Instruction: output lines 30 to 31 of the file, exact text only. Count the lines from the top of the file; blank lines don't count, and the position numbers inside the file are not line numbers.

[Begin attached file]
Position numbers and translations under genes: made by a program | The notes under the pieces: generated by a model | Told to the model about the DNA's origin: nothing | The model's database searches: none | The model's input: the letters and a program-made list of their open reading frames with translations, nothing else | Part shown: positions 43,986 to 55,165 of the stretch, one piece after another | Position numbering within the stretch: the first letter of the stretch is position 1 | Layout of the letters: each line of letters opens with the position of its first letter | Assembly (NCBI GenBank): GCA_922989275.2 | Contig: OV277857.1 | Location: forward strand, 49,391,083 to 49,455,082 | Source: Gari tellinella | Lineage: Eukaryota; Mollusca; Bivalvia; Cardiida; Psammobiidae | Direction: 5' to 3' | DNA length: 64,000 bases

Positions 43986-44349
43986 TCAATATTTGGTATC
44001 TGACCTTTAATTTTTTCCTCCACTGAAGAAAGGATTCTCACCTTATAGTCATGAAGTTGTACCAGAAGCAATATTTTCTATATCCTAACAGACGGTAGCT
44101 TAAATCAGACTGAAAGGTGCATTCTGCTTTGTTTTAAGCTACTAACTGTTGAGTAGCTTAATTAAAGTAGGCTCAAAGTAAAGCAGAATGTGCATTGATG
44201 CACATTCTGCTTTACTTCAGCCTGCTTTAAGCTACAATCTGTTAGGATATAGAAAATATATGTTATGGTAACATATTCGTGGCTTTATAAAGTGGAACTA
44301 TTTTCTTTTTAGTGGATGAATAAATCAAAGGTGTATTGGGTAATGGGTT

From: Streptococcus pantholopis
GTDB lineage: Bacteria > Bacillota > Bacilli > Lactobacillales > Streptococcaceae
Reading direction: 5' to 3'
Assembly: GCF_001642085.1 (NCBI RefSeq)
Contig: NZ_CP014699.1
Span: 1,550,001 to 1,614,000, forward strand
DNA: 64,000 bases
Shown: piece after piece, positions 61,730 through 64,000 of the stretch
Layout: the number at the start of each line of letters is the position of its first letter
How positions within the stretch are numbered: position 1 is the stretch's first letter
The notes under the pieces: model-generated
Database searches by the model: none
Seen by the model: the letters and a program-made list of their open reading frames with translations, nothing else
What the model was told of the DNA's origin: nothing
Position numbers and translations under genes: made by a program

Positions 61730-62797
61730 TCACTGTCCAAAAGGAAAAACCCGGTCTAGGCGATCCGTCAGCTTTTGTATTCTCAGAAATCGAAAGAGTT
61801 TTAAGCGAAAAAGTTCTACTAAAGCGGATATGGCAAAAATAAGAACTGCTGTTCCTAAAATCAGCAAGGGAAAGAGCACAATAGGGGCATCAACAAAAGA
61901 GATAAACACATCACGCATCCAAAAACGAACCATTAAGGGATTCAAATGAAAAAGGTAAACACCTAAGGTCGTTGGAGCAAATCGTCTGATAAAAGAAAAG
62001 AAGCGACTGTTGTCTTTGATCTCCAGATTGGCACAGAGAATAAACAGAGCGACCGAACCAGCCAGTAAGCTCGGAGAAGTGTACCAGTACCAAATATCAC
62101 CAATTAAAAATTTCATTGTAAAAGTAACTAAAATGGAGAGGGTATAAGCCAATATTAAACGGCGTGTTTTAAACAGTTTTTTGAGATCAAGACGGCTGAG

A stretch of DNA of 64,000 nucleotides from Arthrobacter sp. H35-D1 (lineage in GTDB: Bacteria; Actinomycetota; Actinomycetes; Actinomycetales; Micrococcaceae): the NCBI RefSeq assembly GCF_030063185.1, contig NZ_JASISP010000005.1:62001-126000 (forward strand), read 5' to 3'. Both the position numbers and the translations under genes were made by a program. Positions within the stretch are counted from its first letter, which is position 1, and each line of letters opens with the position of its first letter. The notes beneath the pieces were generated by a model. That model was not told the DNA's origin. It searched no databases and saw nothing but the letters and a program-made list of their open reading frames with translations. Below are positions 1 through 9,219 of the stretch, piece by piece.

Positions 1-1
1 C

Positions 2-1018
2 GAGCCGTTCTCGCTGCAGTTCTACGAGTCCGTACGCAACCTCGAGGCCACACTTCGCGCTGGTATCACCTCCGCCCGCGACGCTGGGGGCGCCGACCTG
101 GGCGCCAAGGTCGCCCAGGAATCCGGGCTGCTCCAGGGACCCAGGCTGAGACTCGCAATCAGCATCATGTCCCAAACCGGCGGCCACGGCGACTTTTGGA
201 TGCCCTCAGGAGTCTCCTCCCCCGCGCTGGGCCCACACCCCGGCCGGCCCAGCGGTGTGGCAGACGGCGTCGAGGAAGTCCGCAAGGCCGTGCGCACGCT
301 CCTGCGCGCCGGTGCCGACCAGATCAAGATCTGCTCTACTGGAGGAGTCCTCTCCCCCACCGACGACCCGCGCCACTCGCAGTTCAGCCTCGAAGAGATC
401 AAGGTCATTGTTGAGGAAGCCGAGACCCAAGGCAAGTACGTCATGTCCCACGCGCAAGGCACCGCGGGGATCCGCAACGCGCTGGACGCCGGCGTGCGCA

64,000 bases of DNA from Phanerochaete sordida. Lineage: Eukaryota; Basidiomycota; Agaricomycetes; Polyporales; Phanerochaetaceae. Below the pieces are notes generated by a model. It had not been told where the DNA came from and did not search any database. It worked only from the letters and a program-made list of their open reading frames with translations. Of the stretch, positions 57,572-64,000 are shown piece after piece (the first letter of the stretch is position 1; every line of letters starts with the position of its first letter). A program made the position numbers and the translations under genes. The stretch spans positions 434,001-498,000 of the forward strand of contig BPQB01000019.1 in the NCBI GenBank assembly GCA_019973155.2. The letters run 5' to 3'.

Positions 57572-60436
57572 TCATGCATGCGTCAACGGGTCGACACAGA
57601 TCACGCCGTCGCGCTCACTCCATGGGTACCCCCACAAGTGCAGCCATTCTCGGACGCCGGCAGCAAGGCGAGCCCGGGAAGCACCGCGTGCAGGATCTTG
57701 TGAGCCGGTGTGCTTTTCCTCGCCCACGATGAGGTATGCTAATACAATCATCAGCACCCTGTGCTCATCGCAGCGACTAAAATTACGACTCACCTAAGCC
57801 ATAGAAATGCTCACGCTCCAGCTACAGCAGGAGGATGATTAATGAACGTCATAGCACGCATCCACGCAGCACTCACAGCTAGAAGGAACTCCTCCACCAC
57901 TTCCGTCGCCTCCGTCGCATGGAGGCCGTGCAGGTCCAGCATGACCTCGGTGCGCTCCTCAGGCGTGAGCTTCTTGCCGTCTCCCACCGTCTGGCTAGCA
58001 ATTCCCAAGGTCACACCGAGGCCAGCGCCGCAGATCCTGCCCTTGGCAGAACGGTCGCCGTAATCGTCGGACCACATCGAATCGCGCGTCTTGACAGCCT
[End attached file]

Positions 1-1
1 C